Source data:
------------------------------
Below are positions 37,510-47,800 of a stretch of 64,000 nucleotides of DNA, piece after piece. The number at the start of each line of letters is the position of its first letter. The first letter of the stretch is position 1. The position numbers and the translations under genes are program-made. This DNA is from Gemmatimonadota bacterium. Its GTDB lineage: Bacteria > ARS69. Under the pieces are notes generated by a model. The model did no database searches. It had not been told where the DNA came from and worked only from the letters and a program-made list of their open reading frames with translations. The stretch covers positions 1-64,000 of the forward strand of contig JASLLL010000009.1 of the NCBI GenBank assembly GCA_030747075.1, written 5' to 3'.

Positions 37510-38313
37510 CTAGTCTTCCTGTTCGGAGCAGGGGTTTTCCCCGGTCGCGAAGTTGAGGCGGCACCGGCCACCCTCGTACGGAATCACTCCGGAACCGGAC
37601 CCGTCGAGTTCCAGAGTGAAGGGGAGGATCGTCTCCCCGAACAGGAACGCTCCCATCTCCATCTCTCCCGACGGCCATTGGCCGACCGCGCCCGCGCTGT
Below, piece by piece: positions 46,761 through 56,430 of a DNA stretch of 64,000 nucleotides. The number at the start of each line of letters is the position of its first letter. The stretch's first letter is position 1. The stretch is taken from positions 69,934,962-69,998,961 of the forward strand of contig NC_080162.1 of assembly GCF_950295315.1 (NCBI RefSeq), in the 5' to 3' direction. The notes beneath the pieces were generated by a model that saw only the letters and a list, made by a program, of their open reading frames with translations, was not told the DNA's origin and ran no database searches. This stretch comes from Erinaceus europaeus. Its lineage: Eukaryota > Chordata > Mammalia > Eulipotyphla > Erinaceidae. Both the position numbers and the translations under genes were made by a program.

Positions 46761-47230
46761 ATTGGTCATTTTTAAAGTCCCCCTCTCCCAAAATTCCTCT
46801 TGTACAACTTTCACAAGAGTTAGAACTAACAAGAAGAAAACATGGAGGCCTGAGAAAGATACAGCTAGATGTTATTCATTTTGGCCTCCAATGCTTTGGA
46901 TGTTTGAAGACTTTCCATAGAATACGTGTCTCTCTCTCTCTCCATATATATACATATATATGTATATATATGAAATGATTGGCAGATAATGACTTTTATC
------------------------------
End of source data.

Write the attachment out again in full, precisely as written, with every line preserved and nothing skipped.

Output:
Below are positions 37,510-47,800 of a stretch of 64,000 nucleotides of DNA, piece after piece. The number at the start of each line of letters is the position of its first letter. The first letter of the stretch is position 1. The position numbers and the translations under genes are program-made. This DNA is from Gemmatimonadota bacterium. Its GTDB lineage: Bacteria > ARS69. Under the pieces are notes generated by a model. The model did no database searches. It had not been told where the DNA came from and worked only from the letters and a program-made list of their open reading frames with translations. The stretch covers positions 1-64,000 of the forward strand of contig JASLLL010000009.1 of the NCBI GenBank assembly GCA_030747075.1, written 5' to 3'.

Positions 37510-38313
37510 CTAGTCTTCCTGTTCGGAGCAGGGGTTTTCCCCGGTCGCGAAGTTGAGGCGGCACCGGCCACCCTCGTACGGAATCACTCCGGAACCGGAC
37601 CCGTCGAGTTCCAGAGTGAAGGGGAGGATCGTCTCCCCGAACAGGAACGCTCCCATCTCCATCTCTCCCGACGGCCATTGGCCGACCGCGCCCGCGCTGT
Below, piece by piece: positions 46,761 through 56,430 of a DNA stretch of 64,000 nucleotides. The number at the start of each line of letters is the position of its first letter. The stretch's first letter is position 1. The stretch is taken from positions 69,934,962-69,998,961 of the forward strand of contig NC_080162.1 of assembly GCF_950295315.1 (NCBI RefSeq), in the 5' to 3' direction. The notes beneath the pieces were generated by a model that saw only the letters and a list, made by a program, of their open reading frames with translations, was not told the DNA's origin and ran no database searches. This stretch comes from Erinaceus europaeus. Its lineage: Eukaryota > Chordata > Mammalia > Eulipotyphla > Erinaceidae. Both the position numbers and the translations under genes were made by a program.

Positions 46761-47230
46761 ATTGGTCATTTTTAAAGTCCCCCTCTCCCAAAATTCCTCT
46801 TGTACAACTTTCACAAGAGTTAGAACTAACAAGAAGAAAACATGGAGGCCTGAGAAAGATACAGCTAGATGTTATTCATTTTGGCCTCCAATGCTTTGGA
46901 TGTTTGAAGACTTTCCATAGAATACGTGTCTCTCTCTCTCTCCATATATATACATATATATGTATATATATGAAATGATTGGCAGATAATGACTTTTATC